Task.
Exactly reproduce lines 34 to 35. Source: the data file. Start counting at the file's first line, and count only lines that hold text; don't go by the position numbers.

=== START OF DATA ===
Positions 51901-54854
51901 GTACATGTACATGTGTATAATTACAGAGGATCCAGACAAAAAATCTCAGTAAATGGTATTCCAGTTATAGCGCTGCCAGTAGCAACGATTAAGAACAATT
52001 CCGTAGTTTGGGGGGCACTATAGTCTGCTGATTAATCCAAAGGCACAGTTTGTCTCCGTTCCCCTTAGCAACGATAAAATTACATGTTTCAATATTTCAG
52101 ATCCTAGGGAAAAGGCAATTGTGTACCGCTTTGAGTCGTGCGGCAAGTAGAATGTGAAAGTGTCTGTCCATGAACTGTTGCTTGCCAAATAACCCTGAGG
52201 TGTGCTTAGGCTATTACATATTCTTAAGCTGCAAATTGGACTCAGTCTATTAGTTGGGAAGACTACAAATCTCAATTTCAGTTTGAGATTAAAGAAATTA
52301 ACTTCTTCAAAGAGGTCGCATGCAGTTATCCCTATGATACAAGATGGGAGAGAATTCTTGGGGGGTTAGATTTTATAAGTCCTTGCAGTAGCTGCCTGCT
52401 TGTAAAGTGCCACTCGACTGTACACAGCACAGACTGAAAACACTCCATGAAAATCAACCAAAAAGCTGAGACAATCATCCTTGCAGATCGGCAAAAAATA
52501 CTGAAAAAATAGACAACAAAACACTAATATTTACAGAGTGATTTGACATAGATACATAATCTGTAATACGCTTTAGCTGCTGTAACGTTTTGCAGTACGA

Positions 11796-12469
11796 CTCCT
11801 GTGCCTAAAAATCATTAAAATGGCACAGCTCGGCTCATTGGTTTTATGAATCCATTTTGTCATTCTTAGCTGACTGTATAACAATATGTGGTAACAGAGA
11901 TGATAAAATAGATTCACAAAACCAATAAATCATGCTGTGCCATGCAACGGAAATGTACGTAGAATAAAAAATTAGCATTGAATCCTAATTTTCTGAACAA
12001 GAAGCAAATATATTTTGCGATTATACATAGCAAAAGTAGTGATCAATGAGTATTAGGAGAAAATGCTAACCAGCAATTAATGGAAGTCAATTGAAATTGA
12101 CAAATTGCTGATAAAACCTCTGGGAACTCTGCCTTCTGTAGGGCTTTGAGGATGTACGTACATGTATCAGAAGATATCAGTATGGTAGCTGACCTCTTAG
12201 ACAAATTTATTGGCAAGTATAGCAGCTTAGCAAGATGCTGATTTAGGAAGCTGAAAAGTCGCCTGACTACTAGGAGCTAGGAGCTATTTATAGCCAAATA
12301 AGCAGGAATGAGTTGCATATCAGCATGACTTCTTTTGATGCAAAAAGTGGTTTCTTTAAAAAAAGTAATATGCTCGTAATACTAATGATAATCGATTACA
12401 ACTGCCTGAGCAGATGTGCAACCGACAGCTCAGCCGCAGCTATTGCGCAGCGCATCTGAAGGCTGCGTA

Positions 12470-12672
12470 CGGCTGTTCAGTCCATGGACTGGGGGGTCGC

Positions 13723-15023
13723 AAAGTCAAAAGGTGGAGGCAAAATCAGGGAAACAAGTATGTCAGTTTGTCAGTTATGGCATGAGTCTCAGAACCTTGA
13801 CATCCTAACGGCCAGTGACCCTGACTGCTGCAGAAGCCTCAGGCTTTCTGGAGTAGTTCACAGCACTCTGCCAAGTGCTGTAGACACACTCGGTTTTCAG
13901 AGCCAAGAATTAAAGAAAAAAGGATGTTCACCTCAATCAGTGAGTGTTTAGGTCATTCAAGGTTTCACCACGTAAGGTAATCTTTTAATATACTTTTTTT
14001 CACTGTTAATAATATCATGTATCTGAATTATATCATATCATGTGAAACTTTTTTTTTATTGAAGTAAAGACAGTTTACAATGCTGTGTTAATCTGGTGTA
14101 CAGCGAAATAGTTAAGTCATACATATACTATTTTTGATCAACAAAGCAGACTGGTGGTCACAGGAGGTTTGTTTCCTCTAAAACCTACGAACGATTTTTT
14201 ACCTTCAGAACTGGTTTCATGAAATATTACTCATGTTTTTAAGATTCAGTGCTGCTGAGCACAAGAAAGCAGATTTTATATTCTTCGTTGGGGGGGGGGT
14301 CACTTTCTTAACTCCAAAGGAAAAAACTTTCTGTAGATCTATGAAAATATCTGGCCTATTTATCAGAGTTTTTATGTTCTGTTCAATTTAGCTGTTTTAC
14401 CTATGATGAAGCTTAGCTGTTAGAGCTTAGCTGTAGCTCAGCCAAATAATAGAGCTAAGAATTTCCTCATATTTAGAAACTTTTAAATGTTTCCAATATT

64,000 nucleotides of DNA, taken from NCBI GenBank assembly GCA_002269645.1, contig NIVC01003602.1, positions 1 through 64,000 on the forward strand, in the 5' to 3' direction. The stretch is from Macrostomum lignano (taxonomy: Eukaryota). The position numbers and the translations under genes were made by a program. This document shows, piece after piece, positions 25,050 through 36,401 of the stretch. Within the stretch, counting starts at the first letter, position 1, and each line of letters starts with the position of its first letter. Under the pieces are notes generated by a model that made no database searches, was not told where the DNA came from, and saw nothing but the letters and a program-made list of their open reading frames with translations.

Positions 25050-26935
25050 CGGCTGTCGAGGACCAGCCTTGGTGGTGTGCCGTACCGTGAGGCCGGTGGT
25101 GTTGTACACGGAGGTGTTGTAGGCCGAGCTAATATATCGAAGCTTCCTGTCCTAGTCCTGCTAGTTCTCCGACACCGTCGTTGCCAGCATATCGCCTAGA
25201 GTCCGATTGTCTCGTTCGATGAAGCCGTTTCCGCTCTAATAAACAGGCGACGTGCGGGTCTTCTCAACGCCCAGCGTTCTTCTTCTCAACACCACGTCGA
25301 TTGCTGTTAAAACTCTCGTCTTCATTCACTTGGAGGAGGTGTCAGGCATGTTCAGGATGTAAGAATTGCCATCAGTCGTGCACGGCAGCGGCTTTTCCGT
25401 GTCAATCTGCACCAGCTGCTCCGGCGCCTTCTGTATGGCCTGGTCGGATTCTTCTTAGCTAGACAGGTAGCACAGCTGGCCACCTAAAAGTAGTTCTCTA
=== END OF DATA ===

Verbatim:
25301 TTGCTGTTAAAACTCTCGTCTTCATTCACTTGGAGGAGGTGTCAGGCATGTTCAGGATGTAAGAATTGCCATCAGTCGTGCACGGCAGCGGCTTTTCCGT
25401 GTCAATCTGCACCAGCTGCTCCGGCGCCTTCTGTATGGCCTGGTCGGATTCTTCTTAGCTAGACAGGTAGCACAGCTGGCCACCTAAAAGTAGTTCTCTA